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by John Ulzheimer
March 21, 2017
by John Ulzheimer
March 21, 2017
If you're like most Americans, you probably learned absolutely nothing about credit as a part of your high school or college education. As a result, many young adults enter the "real" world grossly unprepared when it comes to their credit management skills. This is very unfortunate since credit can have such a profound impact on your financial well-being and success.
So how are we learning about credit? Unless you were lucky enough to have a loved one teach you — or wise enough to research and study the topic for yourself — it's normally all about trial and error. Even if you have taken steps to educate yourself, credit is a broad topic and there are many myths and unknowns. Here are three things you may not have realized about your credit:
The accuracy of your credit reports is your responsibility
You certainly have the right to expect your credit reports to contain accurate information. In fact, you are conferred this right, among many others, in a federal consumer protection statute called the Fair Credit Reporting Act. Yet while you have the right to expect credit report accuracy, the only person who can really verify that accuracy is you and you alone.
When the credit bureaus receive information about you from a lender or other data provider, they generally have no reason to doubt the information's accuracy. Once the information is received, the credit bureaus will load it into their credit file system and it will ultimately appear on your credit reports. This means that an incorrect account, wrong balance, or invalid late payment could potentially show up on your credit reports without your knowledge.
Furthermore, the credit bureaus themselves make their own mistakes from time to time. In fact, the Federal Trade Commission estimates the existence of over 40 million mistakes present on the credit reports of U.S. consumers.
Credit reporting mistakes happen. This is a fact. Undetected mistakes can remain on your reports, damaging your credit scores and potentially making it difficult or impossible for you to qualify for new financing. It's up to you to routinely check your credit reports for and to alert the credit bureaus if you discover a mistake. You can check them for free, right now, at www.annualcreditreport.com.
You shouldn't focus solely on your credit scores
You read that right. Yes, of course your credit scores are important. Credit scores can impact your ability to qualify for a loan, a credit card, and can even have an influence over your insurance premiums. However, if you're working to improve your credit, then focusing solely on your credit scores can be a mistake.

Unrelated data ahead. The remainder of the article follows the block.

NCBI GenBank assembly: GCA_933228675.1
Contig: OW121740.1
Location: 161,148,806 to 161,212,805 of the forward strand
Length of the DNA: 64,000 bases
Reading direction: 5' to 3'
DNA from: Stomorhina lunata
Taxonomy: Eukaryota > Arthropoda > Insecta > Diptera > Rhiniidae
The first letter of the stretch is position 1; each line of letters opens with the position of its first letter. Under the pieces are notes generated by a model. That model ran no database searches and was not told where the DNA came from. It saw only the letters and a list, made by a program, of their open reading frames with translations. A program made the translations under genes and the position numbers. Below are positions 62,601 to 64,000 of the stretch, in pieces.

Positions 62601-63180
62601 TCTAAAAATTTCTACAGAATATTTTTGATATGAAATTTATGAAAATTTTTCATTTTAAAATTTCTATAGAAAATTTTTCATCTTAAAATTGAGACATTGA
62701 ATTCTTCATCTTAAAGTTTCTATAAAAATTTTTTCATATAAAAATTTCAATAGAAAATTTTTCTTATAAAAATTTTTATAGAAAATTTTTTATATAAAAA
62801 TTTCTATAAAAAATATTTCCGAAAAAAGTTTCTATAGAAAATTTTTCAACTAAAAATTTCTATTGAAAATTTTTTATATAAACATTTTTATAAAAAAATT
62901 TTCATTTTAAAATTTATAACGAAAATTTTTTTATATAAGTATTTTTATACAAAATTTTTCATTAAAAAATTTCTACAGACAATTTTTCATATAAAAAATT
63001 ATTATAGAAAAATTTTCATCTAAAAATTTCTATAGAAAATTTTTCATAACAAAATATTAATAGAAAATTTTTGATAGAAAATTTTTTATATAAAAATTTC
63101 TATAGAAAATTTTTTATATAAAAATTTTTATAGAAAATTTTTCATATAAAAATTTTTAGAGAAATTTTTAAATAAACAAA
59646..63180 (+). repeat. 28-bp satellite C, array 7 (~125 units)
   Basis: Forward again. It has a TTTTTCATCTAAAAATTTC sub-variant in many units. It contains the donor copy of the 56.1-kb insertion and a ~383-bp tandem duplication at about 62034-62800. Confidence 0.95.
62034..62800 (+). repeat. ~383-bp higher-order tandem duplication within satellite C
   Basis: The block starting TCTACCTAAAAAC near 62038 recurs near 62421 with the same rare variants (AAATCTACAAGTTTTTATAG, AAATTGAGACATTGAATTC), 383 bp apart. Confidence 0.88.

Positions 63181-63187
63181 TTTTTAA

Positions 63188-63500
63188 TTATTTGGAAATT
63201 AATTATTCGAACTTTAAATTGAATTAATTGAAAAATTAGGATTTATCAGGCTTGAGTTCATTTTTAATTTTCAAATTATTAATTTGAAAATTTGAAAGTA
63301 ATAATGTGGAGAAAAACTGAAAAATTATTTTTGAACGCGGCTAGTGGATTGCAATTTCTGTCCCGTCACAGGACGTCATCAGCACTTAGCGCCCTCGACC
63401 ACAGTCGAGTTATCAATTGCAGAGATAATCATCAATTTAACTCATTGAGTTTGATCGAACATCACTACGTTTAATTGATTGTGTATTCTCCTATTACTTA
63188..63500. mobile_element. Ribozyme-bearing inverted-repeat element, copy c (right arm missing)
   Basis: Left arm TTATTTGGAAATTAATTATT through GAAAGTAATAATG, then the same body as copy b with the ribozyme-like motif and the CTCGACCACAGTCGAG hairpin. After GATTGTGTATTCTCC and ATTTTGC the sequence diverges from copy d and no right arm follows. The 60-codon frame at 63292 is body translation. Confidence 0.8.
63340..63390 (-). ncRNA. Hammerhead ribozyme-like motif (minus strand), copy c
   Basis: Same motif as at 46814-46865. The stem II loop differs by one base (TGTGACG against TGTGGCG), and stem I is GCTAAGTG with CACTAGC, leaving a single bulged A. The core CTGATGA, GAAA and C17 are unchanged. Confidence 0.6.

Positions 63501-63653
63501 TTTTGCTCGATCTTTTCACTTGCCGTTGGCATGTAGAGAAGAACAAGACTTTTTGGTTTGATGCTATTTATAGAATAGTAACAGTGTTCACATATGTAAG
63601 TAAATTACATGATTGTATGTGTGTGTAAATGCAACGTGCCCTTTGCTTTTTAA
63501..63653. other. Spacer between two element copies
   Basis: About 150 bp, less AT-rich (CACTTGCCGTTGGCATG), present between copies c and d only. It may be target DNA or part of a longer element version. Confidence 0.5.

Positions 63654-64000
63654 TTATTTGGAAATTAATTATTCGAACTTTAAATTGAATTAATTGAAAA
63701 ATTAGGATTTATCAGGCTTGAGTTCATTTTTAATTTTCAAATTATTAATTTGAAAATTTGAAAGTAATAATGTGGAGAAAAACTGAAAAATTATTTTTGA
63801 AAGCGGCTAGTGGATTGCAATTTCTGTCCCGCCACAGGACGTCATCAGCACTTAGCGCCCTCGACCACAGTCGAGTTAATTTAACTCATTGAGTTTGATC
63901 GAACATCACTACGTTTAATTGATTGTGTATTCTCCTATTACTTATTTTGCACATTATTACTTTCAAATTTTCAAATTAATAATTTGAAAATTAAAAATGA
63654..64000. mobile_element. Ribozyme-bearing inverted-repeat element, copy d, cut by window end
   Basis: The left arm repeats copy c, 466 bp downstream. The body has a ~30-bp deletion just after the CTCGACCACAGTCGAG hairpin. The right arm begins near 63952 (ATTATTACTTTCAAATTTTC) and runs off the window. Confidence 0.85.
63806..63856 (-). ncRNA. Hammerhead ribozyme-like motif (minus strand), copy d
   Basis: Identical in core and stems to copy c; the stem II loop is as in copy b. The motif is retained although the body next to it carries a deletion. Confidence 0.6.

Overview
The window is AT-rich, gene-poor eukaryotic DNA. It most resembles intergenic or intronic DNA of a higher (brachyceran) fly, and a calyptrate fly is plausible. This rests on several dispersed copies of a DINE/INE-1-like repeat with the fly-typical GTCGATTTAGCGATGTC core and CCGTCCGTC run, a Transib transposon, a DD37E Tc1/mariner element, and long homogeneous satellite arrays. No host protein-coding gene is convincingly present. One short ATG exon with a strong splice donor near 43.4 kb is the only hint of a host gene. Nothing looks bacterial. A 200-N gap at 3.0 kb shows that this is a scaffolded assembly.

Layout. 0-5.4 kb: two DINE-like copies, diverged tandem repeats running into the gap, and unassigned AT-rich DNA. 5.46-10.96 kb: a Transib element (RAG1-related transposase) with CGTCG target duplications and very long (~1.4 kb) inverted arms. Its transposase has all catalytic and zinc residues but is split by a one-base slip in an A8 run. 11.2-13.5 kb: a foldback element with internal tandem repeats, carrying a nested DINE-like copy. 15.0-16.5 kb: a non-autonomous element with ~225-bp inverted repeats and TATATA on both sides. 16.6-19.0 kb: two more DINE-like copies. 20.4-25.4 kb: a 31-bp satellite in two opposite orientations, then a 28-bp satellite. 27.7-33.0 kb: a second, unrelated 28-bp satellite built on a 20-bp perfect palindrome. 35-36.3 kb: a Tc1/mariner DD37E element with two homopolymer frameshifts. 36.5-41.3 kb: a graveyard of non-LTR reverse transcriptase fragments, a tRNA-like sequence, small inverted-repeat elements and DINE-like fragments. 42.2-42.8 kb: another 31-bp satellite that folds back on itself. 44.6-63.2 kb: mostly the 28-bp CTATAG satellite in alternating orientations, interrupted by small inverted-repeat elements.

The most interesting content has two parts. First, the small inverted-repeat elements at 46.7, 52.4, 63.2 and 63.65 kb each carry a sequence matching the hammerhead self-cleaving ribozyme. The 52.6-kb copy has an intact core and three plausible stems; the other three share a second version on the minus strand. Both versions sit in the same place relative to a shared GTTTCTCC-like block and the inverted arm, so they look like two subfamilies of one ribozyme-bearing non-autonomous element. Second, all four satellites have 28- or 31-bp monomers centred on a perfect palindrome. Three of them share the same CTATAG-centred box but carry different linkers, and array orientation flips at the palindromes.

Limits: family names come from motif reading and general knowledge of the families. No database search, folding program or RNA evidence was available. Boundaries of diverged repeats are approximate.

Between VantageScore, FICO, and the countless other non-branded credit scoring systems in use today, there are hundreds or thousands of three-digit combinations commonly referred to as credit scores. You'll never see them all, and you'll drive yourself crazy chasing them around. If a lender pulls your credit scores today and you check them online 20 minutes later, it's almost guaranteed there will be some difference between the sets of numbers you receive.
Instead of focusing on your credit scores, you should shift your attention to your credit reports.
Although hundreds of credit scores are commercially available, the good news is that every one of those scores is based on the same information – the data contained in your credit reports. Establishing positive credit management habits such as paying off your credit card balances in full each month, making all payments on time, and only applying for credit as really needed, should ultimately begin to help improve your credit scores no matter who is pulling them and what brand they're using.
Paying off negative accounts won't undo their damage
When most consumers set out to try to rebuild their damaged credit, they start by trying to pay off or settle old derogatory accounts. Yet, as of now, paying off defaulted accounts will not erase the negative impact which the account had on your credit in the first place, nor will it cause the account to be removed.
I qualify that statement with "as of now" because some time in 2017 a program called the National Consumer Assistance Plan, or NCAP, may alter what negative information will remain on consumer credit reports.
Credit scoring models like VantageScore and FICO were originally designed to pay attention not so much to the balances on your derogatory accounts, but the fact that a negative occurred at all. As a result, paying off that $2,000 defaulted credit card account probably will not lead to a higher credit score. You may ask "why?" The answer is that credit scoring systems are not designed to predict the likelihood that you'll default for a certain amount of money, but are designed to predict the likelihood that you'll go seriously delinquent on any account, regardless of the amount.
John Ulzheimer is an expert on credit reporting, credit scoring, and identity theft. He has written four books on the topic and has been interviewed and quoted thousands of times over the past 10 years. With time spent at Equifax and FICO, Ulzheimer is the only credit expert who actually comes from the credit industry. He has been an expert witness in over 230 credit related lawsuits and has been qualified to testify in both federal and state courts on the topic of consumer credit.
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